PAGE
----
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Multi Family Support Group

We believe that the disease of addiction affects many more people than just the individual who struggles with substance use disorder. Family members and friends of those that suffer from addiction are deeply impacted in a myriad of ways. We have observed that when the family participates and gains understanding, they increase the likelihood that the person struggling with addiction will shift and make changes. Dina Sagarese–Coleman, LMFT, offers a weekly support group for family members. The group is held via zoom on Wednesdays from 1 PM to 3 PM. This is a forum for education and enlightenment, with questions and concerns to be addressed by all who are participating. This group is available throughout a patient’s treatment episode. Once a patient discharges from Beachway Therapy Center, we encourage participants to continue attending Al-Anon, Nar -Anon, or therapy of their own.

More About Family

In our relationships with family members, we form the initial bonds and behavioral patterns that will impact us for the rest of our lives. These can define our personalities throughout our lives. But what if a family member is struggling with substance abuse? Substance abuse threatens to strain family relationships. Alcoholism and drug addiction traumatize and stress the entire family, and without intervention through a family recovery program, trauma can affect an individual for a lifetime.

Living in an intensely emotional environment of fear and manipulation, family members must deal with high stress and anxiety levels. It is not unusual for family members to feel like they are losing their sense of normalcy and self as their loved one’s addiction makes the family dynamics increasingly dysfunctional.

To cope with this uncontrollable situation, family members may resort to hiding the truth from themselves and others, avoiding genuine connections to minimize painful conversations, and feeling intense levels of guilt and shame. These coping mechanisms can keep family members from seeking help.

But just as the whole family suffers when one member struggles with addiction, the whole family is part of the recovery process. Without a family recovery program, family members may suffer effects that last a lifetime.

Boundaries for the family of those that suffer from addiction can be a huge part of recovery.


The Consequences of Addiction on a Family

One in five children in the US grow up in homes with parents who struggle with substance abuse. When this substance abuse goes untreated, it can have severe effects on the entire family, but children especially. Below are just some the consequences of untreated addiction trauma in family members:

    • Learned helplessness—When a person can’t change the negative circumstances in their life, they eventually give up, and this helplessness affects other areas of their life.
    • Depression—Painful negative emotions that are unexpressed or unresolved can turn inward mentally, causing depression.
    • Anxiety—A general sense of anxiety may lead the sufferer to project that turmoil onto a phobia, insomnia, or hyper-vigilance.
    • Emotional constriction—People can become numb, and their emotions shut down in the face of panic.
    • Desire to self-medicate—A pain-filled inner world may lead to the use of drugs, alcohol, or behavioral addictions to attempt to find peace.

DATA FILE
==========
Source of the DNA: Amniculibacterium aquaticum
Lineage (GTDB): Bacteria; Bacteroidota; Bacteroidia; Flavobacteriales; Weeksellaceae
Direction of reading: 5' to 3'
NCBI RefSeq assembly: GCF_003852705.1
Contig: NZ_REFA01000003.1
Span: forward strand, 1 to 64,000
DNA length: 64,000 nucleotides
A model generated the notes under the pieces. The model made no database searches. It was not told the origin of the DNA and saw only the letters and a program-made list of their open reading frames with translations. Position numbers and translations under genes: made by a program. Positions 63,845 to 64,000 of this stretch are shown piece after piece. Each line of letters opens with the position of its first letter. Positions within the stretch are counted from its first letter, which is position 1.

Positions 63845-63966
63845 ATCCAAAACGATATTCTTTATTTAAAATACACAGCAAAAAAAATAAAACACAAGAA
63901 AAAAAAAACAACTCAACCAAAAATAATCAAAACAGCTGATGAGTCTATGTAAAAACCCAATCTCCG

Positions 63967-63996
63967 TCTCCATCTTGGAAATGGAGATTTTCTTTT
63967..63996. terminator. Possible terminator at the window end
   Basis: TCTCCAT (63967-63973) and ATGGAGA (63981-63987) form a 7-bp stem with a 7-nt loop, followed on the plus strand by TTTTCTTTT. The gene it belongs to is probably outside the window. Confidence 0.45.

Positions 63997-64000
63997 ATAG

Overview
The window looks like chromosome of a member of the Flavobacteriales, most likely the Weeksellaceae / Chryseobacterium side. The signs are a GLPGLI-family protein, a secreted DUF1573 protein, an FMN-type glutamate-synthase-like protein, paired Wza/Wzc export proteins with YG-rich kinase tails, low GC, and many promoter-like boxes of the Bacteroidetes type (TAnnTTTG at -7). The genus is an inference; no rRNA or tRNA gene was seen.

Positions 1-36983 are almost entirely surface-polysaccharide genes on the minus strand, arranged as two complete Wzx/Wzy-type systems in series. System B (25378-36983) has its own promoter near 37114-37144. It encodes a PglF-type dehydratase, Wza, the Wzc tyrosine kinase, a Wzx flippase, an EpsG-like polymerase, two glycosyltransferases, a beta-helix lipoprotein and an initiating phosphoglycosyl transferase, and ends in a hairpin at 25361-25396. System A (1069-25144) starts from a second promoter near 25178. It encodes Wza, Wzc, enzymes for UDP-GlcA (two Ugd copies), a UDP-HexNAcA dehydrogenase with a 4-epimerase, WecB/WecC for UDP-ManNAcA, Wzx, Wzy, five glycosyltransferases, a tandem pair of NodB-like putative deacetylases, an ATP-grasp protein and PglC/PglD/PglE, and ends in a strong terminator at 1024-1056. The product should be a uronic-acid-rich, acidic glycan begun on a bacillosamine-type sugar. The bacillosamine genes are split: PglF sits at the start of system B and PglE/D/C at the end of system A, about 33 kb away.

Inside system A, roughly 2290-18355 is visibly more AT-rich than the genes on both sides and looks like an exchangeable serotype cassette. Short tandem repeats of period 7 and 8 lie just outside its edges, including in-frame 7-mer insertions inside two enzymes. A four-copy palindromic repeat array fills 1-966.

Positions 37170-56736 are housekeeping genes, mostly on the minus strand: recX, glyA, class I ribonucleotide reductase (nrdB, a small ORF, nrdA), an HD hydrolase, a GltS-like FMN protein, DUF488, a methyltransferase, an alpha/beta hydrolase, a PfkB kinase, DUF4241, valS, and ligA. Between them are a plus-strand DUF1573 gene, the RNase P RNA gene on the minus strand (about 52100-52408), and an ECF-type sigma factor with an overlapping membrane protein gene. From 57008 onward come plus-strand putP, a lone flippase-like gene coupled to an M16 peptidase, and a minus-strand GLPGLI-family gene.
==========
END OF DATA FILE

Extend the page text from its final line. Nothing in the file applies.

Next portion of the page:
Beachway Therapy Center’s
Family Addiction Recovery

Along with the long-term consequences outlined above, family members may suffer more acutely during a loved one’s period of active addiction—sleepless nights, wondering if their loved one is safe, and feelings of anger and frustration. It’s an arduous path, but addiction treatment can provide a significant sense of relief…and maybe a respite.

People often direct so much time and energy toward their loved one’s struggles that it’s difficult to let go of the worry and the obsessive thoughts. This is because many people aren’t sure how to support someone in rehab.

Recovery may need to happen for the family, as well as for the patient. The family may need to let go of control and obsession about their loved one as much as the patient needs to let go of their addiction. This is an important step in learning how to support someone in rehab.

Sometimes trying to treat an individual that struggles with substance abuse without addressing family dynamics would only be treating one facet of the problem. The entire family suffers when one member suffers from addiction, so the whole family may need to be a part of the recovery process.


The Challenges of Learning
How To Support Someone in

The first hurdle when learning how to support someone in rehab may be keeping the patient in treatment. The vast majority of people coming into treatment will want to leave prematurely at some point. The “fight, flight or freeze” response to stress – and treatment can be stressful. Often this happens in the first few days when the patient is still detoxing and is uncomfortable.

The desire to stop the discomfort and pain can overcome any rational thinking, and the denial can be so powerful that the patient is unaware that they aren’t making smart choices. The family has to be strong enough to say no to their loved one when they ask to come home. Sometimes this might mean removing all access to funds, not taking phone calls, and allowing the patient to confront their own discomfort.

The dichotomy is that the more the family tries to help or rescue their loved one, the more they actually enable or contribute to the disease and potentially prevent them from recovering.